Here are some "Don't and Do's" to keep your child as safe as possible during lower-school carpool.
* Don’t let your Pre-School or Lower-School child exit the car in drop-off into the parking lot or—another way of saying the same thing—make sure he/she gets out onto the sidewalk. A person can never be involved in a parking lot accident if they don’t step into the parking lot!
* Don’t drop off or pick up your child in the Lower-School Parking Lot or anywhere except the designated areas. There is a total lack of supervision in non-designated areas and cars are moving without expecting to see children crossing. It is convenient and speedy to drop your child off in a non-designated area, but dangerous!
* Don’t park in the spaces in front of the flagpole unless you have already dropped your Pre-K or
children off in the designated place. A child who walks across the parking lot to enter school must cross moving traffic. Remember: a person can never be involved in a parking lot accident if they don’t step into a parking lot! Lower- School
* Don’t pull around a stopped vehicle in the carpool drop-off line without the signal, eye contact, and motioning permission from the traffic attendant. A child may jump out of the stopped car into the parking lot when you pull out. The traffic attendant can see if things are safe and will motion for you to proceed if appropriate. The only exception to this rule is for those far back in morning drop-off line who let their children out before entering the right lane around the traffic island. If so, you may cautiously proceed around the left side of the traffic island and wait for the traffic attendant to motion you when it is safe to proceed out.
Do’s (Encouraged, but Optional)
* Let your children get out by themselves. You stay in the car. Getting out of your vehicle to help your children slows down the carpool line. Most parents who do get out recognize this and begin running to speed things up. At that point, they have violated a cardinal message that we try to teach the children: don’t run in a parking lot. Also, they have put themselves at risk since they are now out in the parking lot, and a person can never be involved in a parking lot accident if they don’t step into the parking lot.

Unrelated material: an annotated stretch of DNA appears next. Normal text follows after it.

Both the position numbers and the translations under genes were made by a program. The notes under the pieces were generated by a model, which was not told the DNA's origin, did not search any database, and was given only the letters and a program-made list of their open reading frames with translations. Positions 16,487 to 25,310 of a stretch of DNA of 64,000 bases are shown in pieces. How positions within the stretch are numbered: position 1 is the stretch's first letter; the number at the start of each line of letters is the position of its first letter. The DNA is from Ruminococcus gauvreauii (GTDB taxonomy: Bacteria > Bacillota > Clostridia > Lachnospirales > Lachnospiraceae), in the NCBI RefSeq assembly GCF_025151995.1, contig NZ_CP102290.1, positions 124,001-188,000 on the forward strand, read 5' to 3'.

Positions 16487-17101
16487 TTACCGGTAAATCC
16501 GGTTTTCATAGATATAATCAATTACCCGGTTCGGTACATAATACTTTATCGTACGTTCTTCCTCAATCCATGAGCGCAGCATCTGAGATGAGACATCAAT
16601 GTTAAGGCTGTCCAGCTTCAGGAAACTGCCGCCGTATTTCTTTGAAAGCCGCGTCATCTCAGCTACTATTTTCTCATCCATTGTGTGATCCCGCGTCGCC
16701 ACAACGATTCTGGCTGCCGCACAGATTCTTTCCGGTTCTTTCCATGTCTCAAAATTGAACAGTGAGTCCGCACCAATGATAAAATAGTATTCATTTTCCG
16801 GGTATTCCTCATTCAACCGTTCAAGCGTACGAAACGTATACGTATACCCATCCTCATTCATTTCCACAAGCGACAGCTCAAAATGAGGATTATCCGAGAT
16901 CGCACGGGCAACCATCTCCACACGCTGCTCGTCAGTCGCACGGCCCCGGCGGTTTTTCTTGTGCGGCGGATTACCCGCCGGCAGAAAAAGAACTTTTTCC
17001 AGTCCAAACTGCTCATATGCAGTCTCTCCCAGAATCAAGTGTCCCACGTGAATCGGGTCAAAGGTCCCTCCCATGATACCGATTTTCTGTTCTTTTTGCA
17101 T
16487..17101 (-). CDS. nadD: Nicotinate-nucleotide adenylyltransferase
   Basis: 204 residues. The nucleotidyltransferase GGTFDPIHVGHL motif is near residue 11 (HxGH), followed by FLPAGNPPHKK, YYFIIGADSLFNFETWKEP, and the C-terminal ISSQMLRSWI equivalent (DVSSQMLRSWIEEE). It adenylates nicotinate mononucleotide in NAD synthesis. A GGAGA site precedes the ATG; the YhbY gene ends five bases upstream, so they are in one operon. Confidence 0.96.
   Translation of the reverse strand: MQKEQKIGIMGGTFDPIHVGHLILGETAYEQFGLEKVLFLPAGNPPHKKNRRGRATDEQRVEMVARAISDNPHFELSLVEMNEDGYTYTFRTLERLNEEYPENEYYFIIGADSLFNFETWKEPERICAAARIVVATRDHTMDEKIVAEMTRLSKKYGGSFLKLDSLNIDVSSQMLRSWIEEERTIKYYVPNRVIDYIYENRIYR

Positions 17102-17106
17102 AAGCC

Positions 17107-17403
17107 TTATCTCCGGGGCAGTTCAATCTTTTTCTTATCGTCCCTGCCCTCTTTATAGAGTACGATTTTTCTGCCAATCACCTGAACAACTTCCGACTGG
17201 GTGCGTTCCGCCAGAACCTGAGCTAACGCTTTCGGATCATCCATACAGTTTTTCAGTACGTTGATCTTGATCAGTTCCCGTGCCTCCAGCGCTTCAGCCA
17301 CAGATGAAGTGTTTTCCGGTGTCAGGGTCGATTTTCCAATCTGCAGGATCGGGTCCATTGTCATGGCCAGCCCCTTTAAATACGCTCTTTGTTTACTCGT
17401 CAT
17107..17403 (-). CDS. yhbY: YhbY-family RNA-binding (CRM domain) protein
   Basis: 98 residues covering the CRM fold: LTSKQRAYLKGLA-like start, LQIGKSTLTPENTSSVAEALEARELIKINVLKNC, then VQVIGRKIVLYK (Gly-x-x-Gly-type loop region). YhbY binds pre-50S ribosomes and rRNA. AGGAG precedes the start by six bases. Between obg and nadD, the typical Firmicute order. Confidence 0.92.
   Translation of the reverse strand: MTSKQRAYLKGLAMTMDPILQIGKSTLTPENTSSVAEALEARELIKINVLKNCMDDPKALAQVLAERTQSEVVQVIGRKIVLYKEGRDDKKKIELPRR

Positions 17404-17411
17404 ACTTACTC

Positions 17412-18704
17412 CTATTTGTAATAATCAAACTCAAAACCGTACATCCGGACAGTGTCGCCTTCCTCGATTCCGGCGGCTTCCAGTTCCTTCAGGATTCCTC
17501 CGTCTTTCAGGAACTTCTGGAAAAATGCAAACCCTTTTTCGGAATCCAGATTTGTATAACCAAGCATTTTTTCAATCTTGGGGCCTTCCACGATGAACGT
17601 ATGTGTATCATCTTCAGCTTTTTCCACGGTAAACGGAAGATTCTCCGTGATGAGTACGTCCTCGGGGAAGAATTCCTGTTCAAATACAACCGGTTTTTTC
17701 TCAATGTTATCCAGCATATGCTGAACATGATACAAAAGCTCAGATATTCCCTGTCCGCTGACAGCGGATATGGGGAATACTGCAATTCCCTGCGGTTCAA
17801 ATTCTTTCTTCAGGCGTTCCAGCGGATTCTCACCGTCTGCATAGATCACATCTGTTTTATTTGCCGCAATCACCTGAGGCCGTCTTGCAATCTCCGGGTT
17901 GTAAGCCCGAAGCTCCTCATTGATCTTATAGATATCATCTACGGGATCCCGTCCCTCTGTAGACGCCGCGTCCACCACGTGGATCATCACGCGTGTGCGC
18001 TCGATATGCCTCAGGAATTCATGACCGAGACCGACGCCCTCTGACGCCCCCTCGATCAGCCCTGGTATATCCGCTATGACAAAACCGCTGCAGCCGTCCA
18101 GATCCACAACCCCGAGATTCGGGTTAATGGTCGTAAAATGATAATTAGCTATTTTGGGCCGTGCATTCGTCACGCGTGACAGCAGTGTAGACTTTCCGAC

* Try to have your children ready when you get to the drop-off point: jackets, coats, sweaters, and book bags on, if possible (and sometimes it isn’t possible); kisses and displays of affection completed, if possible (and sometimes it isn’t possible). This is a courtesy for drivers waiting patiently behind you and, for younger children, a way to minimize separation anxiety.
* Once you let your child out and see him proceeding toward the door, stop looking at them, look at the road in front of you, and slowly pull away. This is one of the most dangerous moments in drop off, especially when very young children are involved. There is an art to making sure that your child is clear of the car and moving toward the entrance, and then moving away. Particularly for the youngest ones, once they are clear of the car, if you continue to wave, talk and maintain eye contact, you are pulling them emotionally back toward the vehicle. In the worst cases, they will break and run after you and try to enter the parking lot. If possible, once the child is out of the car and in the care of the attendant, just leave. It minimizes the anxiety and the child quickly regains composure once you are gone. But if you must intervene (and we generally advise against it), make eye contact with the traffic attendant who will direct you to a parking space in front of the flagpole and you can walk across and comfort your child.
The root of most violations of good safety practice at drop-off and pick-up is the desire for convenience. Many of us aren’t even aware that are doing something unsafe; we are just trying to get our children to school quickly and with a minimum of inconvenience. Please understand that when school employees have to ask you to comply with best safety practice, we are just trying to keep your children safe! In that moment, it may seem as if we are being unnecessarily picky or on a power trip, but please believe me when I tell you we are not!
Our perspective is informed by constant surveillance of the parking lot: we see many of those 72,000 chances and know what it takes to keep drop-off and pick-up safe. It requires a disciplined, orderly, extra-cautious daily routine. We simply cannot make exceptions in established safe practice to be more convenient because eventually the result may be an injured child. Please help us keep Gaston Day safe and please know that when we ask you not to do something during carpool, it is because we know that allowing certain minor violations to go unchecked will eventually erode the safe environment and may eventually lead to an injury.
We hope the the plastic stanchions and chains make Gaston Day a little bit safer.